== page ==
Steve Coker, CFP
How to Pay Zero Percent Capital Gains
Most people are stunned to learn that the lowest federal capital gains tax rate is 0%. That is right. Tax-free. And while it does not apply to everyone, with the right planning, some of those capital gains in your investment portfolio could result in zero tax. For 2018 the 0% capital gains rate applies to married tax filers with taxable income up to $77,400. Taking the new $24,000 standard deduction into account means that a married couple can generate $101,400 in income and still pay zero percent federal tax.
While you may be far above those income levels now, you may be able to recognize capital gains for zero Federal tax in a ‘low-income year,’ such as when you are temporarily unemployed, have a business loss, or are retiring. Alternatively, you may be able to ‘harvest’ gains each year, providing for your retirement needs, while staying in the zero percent bracket.
For example, let’s consider the case of a hypothetical executive Ed, who is retiring in 2018 and will have zero wage income. Ed bought his company’s stock all of his life, and now has $1,000,000 in his company’s stock with a basis of only $500,000. Now that he is retired, he would like to get out of this concentrated position and needs to use the stock to help provide for his $150,000 in living expenses each year. By delaying distributions from any other retirement accounts, Ed could sell $150,000 of his company stock each year, generate $150,000 in cash flow for himself, recognize only $75,000 in capital gains, and pay no Federal tax on the gains. By comparison, selling all of the stock outright would result in a $500,000 gain, pushing Ed into the 20% capital gains bracket, and cost Ed $100,000 in taxes. Going over the $77,400 threshold will result in a 15% tax on the capital gains, so it is important to be accurate and consider all income sources. For example, most mutual funds generate income and capital gains each year. Do your research, review your tax returns, and consider using a tax professional before you start intentionally selling stock to recognize the gains.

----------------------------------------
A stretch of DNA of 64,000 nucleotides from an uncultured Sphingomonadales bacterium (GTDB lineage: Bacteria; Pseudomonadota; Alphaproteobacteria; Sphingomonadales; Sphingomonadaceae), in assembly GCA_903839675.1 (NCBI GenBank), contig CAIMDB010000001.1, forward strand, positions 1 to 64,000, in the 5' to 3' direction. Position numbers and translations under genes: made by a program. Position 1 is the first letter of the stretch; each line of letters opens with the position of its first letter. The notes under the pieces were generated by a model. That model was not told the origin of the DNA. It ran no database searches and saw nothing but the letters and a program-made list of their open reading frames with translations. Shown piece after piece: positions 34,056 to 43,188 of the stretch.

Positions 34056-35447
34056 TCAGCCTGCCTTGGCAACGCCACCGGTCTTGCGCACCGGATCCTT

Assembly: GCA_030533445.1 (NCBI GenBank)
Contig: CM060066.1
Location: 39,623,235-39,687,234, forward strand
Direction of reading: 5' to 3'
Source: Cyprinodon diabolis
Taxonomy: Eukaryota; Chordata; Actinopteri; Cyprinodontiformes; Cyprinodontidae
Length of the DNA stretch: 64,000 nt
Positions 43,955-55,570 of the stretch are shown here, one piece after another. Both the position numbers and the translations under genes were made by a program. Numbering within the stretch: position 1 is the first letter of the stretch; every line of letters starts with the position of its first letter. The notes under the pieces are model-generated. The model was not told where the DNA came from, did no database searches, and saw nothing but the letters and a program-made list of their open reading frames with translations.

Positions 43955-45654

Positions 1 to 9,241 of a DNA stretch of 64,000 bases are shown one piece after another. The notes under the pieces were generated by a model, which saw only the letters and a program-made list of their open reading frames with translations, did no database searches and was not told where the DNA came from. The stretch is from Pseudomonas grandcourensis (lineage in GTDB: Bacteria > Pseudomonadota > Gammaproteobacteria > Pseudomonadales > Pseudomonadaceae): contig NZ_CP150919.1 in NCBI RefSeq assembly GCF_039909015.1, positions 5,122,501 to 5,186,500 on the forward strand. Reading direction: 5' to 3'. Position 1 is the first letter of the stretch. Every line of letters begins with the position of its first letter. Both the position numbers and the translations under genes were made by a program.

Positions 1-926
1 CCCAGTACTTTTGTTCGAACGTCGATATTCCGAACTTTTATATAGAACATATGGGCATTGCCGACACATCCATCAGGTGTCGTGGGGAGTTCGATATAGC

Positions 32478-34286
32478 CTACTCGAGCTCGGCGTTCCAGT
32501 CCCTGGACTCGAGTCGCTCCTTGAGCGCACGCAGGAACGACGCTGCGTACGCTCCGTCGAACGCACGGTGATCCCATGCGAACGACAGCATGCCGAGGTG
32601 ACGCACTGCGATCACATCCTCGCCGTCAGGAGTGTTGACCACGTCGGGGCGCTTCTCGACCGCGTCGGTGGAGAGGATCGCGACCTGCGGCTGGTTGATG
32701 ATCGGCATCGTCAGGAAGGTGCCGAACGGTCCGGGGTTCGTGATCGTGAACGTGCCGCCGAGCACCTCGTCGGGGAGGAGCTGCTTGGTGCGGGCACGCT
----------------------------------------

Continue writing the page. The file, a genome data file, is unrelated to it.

The key to this strategy is planning. If you find yourself in a low-income year or are retiring, consider your options for pulling funds from your investments. You may have tremendous flexibility to pull funds from 401ks, pensions, deferred compensation plans, savings, rental properties, and appreciated stock. By developing a distribution strategy that considers the taxation of each of those assets, you may be able to dramatically lower the tax that you will eventually pay.